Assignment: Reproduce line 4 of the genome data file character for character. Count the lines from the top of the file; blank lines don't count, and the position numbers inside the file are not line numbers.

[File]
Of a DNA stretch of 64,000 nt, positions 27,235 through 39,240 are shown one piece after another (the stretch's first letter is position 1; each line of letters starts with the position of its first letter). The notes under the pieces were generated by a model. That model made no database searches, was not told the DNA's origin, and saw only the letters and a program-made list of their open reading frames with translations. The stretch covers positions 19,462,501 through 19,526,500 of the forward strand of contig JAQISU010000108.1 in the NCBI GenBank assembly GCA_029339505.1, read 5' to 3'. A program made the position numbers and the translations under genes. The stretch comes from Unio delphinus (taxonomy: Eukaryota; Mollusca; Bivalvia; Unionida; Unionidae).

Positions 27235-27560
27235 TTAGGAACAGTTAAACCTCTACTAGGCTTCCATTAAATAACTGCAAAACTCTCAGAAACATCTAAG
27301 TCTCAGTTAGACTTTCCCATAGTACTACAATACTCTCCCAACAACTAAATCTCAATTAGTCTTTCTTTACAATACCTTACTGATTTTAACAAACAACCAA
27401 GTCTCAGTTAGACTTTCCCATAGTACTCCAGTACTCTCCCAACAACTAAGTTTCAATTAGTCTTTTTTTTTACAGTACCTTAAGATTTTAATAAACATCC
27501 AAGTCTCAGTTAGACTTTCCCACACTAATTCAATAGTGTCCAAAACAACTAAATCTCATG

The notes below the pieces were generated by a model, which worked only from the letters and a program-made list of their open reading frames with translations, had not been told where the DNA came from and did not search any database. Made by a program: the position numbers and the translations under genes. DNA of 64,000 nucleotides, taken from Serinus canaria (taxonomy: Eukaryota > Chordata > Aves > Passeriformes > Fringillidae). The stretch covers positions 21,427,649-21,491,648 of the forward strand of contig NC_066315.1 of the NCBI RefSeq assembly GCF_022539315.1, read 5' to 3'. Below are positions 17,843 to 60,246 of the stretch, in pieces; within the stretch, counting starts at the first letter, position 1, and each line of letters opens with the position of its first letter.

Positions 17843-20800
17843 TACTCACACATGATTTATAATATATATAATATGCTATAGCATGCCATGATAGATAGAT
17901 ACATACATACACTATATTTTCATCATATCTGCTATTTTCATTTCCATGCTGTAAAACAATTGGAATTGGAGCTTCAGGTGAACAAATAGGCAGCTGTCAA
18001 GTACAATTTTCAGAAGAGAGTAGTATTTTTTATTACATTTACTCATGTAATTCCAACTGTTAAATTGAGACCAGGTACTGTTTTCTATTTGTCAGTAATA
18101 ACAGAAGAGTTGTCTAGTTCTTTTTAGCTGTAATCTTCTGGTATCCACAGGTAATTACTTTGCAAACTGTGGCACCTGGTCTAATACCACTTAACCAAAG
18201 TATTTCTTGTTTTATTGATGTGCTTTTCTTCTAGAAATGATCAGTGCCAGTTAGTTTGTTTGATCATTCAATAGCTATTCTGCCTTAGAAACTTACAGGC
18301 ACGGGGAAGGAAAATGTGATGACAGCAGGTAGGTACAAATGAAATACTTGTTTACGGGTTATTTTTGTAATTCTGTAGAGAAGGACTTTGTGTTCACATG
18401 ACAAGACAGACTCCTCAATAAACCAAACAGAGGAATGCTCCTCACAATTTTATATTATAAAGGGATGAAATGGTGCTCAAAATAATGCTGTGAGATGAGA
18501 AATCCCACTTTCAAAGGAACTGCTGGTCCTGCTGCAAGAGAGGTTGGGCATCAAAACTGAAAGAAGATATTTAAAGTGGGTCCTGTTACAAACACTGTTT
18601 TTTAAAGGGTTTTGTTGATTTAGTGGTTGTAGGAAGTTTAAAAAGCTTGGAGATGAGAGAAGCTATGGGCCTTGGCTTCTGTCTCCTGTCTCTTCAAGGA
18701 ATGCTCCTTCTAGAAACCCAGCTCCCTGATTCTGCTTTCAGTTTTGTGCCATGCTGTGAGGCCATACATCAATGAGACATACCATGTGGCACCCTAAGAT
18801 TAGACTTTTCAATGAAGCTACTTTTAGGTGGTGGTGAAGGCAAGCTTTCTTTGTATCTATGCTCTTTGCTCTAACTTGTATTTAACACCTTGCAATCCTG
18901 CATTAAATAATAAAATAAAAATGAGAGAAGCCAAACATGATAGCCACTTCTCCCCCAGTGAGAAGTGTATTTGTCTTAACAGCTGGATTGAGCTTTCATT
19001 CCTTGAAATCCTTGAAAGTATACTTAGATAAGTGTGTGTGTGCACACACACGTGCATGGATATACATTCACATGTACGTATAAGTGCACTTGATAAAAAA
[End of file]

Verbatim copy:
27301 TCTCAGTTAGACTTTCCCATAGTACTACAATACTCTCCCAACAACTAAATCTCAATTAGTCTTTCTTTACAATACCTTACTGATTTTAACAAACAACCAA